German utility SWW Wunsiedel has ordered a large-scale battery storage system from engineering and technology giant Siemens, which will participate in weekly tenders to help balance the local grid.
The distribution grid-connected system will be based on Siemens’ Siestorage modular electrical energy storage system (ESS), which consists of grid connection, converter, controls and battery components. It will use 6MW+ of lithium-ion batteries. The system will utilise three containers of batteries, a container with inverters, a concrete station hosting transformers and control system.
The system will participate in the primary control reserve market which allows German transmission system operators (TSO) to maintain the balance between electricity consumption and generation on their networks. To enter into the weekly bidding process, the Siestorage system will need to be able to offer the full amount of power required within 30 seconds so that the frequency of the transmission grid stays at the required 50Hz. Energy storage with batteries is better placed to respond quickly to such grid signals than conventional thermal generation.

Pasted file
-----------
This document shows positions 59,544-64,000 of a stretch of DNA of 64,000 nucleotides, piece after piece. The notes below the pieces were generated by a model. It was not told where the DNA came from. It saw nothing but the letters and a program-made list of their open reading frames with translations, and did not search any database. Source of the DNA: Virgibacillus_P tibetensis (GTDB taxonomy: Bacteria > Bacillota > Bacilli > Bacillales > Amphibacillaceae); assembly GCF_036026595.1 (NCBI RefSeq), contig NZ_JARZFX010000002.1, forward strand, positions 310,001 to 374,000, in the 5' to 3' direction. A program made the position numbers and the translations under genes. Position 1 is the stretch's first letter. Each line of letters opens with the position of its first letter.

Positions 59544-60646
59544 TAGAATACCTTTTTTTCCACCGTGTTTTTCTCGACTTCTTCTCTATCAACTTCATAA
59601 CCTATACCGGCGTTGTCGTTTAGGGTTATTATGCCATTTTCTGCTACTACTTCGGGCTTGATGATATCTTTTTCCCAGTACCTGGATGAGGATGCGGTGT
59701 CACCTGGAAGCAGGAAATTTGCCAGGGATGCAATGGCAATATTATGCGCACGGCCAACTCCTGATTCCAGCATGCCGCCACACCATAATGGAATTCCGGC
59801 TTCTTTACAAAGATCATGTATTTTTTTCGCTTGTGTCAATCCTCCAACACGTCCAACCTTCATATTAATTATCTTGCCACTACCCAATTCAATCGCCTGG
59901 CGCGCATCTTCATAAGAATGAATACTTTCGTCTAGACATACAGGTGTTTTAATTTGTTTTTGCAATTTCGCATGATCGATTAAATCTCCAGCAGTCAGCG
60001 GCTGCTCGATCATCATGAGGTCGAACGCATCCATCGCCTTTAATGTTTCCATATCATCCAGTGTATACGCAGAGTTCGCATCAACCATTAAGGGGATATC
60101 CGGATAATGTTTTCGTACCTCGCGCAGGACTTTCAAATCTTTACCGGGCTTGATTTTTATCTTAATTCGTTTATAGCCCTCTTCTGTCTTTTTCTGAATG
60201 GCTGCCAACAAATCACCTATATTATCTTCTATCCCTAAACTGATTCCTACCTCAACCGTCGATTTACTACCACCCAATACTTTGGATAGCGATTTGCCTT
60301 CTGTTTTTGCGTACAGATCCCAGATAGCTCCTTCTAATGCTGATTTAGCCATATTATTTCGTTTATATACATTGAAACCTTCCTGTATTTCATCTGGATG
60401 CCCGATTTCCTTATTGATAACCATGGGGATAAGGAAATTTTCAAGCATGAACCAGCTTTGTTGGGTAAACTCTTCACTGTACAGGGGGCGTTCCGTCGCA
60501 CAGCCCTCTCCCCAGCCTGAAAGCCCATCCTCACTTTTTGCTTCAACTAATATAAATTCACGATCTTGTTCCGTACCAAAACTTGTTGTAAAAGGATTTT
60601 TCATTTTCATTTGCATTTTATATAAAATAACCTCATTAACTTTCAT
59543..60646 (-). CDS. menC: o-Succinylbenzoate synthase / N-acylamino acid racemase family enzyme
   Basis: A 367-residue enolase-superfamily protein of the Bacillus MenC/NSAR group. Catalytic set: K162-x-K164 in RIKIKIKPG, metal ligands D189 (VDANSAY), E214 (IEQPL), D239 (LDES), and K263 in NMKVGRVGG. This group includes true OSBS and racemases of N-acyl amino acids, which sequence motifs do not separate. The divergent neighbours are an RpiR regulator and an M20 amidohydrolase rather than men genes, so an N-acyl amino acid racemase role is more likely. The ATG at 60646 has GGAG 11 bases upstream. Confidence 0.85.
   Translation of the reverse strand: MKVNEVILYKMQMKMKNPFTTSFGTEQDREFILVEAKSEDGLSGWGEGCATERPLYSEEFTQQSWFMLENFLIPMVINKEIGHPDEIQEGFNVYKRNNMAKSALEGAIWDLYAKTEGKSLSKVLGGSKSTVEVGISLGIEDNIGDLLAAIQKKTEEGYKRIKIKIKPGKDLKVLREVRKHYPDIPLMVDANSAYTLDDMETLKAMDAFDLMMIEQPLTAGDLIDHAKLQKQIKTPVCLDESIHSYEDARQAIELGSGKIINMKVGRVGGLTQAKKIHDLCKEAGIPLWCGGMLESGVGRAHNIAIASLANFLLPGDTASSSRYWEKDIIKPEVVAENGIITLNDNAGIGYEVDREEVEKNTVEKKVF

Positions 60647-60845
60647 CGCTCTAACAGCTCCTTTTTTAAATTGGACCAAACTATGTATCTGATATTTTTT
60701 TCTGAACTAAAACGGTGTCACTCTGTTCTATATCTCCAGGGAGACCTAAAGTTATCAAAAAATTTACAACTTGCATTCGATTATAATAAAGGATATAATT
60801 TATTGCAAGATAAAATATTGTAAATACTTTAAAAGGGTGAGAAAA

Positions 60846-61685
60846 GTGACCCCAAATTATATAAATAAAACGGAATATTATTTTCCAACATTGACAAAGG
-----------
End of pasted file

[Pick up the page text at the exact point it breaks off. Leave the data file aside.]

Siemens and SWW Wunsiedel, which supplies electricity, water and heat as well as telecommunications to its customers in northern Bavaria, agreed on a 10-year financing model, with the system expected to be completed and commissioned in 2018. Increased levels of renewable energy in SWW Wunsiedel’s service area have contributed to volatility of supply, leading in part to a corresponding increased need for such grid-balancing devices.
The utility has an ambitious road map plan in place to cover energy demand with renewable and local energy sources. SWW Wunsiedel is also aiming by 2030 to make the region energy independent, including the ability to act autonomously in the event of emergency.
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